The More Unusual Jobs of the World
From Professional Sleeper to Pet Food Taster!
You might think your 9-5 is challenging. Maybe you come into the office faced with an Everest of paperwork or have hours of back-breaking labour ahead. But do you ever come into work waiting to smell someone’s potentially disgusting breath or to eat a can of dog food?
Here is ScotJobNet’s pick of 8 of the world’s most unusual jobs:
Golf Ball Diver
Did you think all those misguided hole-in-one’s – those bunker-bound, reeled-into-the-rough balls – disappeared into thin air?
A golf ball diver is employed by a golf course to fish those precious white orbs from any water hazards on the course. It is a job which should be completed early-morning, before the course is in use. The work is physically exhausting; it requires you to be clad in full diving gear (heavy but necessary, as you will be plunging to the water’s floor), lugging bulging bags back and forth.
Collected balls are cleaned and then sold back to the course. Often, golf ball divers are paid per ball; so money earned depends on the size of the course (and how amateurish the golfers are). As well as the physical labour, a precise count of the collected balls must be kept alongside other paperwork.
It’s a simple-sounding job. A breath-odour evaluator smells someone’s breath after they ingest a product – and variations of that product – designed to freshen breath, and evaluates whether it has lived up to its purpose. They are tasked with writing a thorough report on each item, suggesting how it can be improved.
Tested merchandise includes mountains of mints and mouthwash, and gluts of gum, all often distributed from big-name companies.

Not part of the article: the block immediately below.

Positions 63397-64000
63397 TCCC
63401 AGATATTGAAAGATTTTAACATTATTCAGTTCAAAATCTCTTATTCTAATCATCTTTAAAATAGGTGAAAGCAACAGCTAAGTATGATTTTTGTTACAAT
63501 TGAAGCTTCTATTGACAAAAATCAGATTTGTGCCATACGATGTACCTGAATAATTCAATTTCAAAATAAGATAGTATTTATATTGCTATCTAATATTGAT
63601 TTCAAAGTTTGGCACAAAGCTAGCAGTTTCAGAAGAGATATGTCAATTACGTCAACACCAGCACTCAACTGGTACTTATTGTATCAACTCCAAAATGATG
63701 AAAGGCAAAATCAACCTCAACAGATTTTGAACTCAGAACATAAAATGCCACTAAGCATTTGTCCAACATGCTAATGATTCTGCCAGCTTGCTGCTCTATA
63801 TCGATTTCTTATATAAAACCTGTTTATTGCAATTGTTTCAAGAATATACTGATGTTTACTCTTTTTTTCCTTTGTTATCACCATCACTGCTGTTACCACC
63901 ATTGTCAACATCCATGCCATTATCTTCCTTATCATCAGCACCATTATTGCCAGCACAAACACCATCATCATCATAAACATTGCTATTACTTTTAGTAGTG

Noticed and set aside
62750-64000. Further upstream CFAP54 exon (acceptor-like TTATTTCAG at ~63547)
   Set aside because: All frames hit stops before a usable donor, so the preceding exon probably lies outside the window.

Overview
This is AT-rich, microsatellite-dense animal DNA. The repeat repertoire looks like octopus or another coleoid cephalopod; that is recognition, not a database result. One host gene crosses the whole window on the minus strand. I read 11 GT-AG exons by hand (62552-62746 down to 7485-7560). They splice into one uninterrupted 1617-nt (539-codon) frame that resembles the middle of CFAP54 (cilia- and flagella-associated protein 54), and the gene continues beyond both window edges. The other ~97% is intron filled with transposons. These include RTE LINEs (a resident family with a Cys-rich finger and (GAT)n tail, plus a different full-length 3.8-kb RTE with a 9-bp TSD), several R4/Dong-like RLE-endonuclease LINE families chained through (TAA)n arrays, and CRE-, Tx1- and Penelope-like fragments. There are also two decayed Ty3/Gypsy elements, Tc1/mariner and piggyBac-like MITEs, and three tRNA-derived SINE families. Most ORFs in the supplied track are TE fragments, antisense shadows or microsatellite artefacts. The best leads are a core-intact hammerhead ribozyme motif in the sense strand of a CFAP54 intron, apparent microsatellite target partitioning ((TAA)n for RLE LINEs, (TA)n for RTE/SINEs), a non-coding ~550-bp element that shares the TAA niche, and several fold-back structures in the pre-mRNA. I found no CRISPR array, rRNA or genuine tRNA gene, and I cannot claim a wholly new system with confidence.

The role does require some scientific background; not just the ability to recognise foul smells, but to understand them. It is a part-time job often performed by dental surgeons, who already have prior experience in prescribing medication for bad breath.
Pet Food Taster
Have you ever cracked open a can of Pedigree dog food and thought the concoction of beef, gravy and peas smelled like a delectable, Michelin-star meal?
A pet food taster has the simple-sounding job of tasting the foodstuff intended for your cat or dog. They are assigned random samples of food, which they must smell and taste. In doing so, they evaluate the balance of flavours (meaning they must train their palate to that of a four-legged pooch or feline) and, most importantly, they check the nutrition. They must then write a report discussing how to advertise and improve the nutritional value of the cat cuisine.
You might think the job is disgusting, even dangerous; how can we ingest something intended for animals? Surely it will contain ingredients unsafe for human consumption? Well, you need not worry! The Animal Feed Regulations Act 2010 states that animal food must not contain any material harmful to an animal or a human. We still do not condone tasting pet food!
In fact, many pet food tasters do not swallow the product; they spit it into a bucket like you would do with a fine pinot grigio at a wine tasting.
A professional mourner – or Moirologist – is a freelance, paid attendee at a funeral.
It is a career more common in some Eastern and Mediterranean countries, particularly in China, though is beginning to steadily spread Westward.
The job does not simply entail turning up, clothed in black, and shedding a few crocodile tears. A moirologist is an actor who attempts to convince other mourners that they are suffering an identical grief. The professional mourner inhibits a ‘character’ who had some kind of relationship with the deceased. They must cry at the appropriate moments, follow any additional instructions provided by the employer (e.g. ‘avoid Grandma: she can smell a lie’), and sometimes even deliver a eulogy.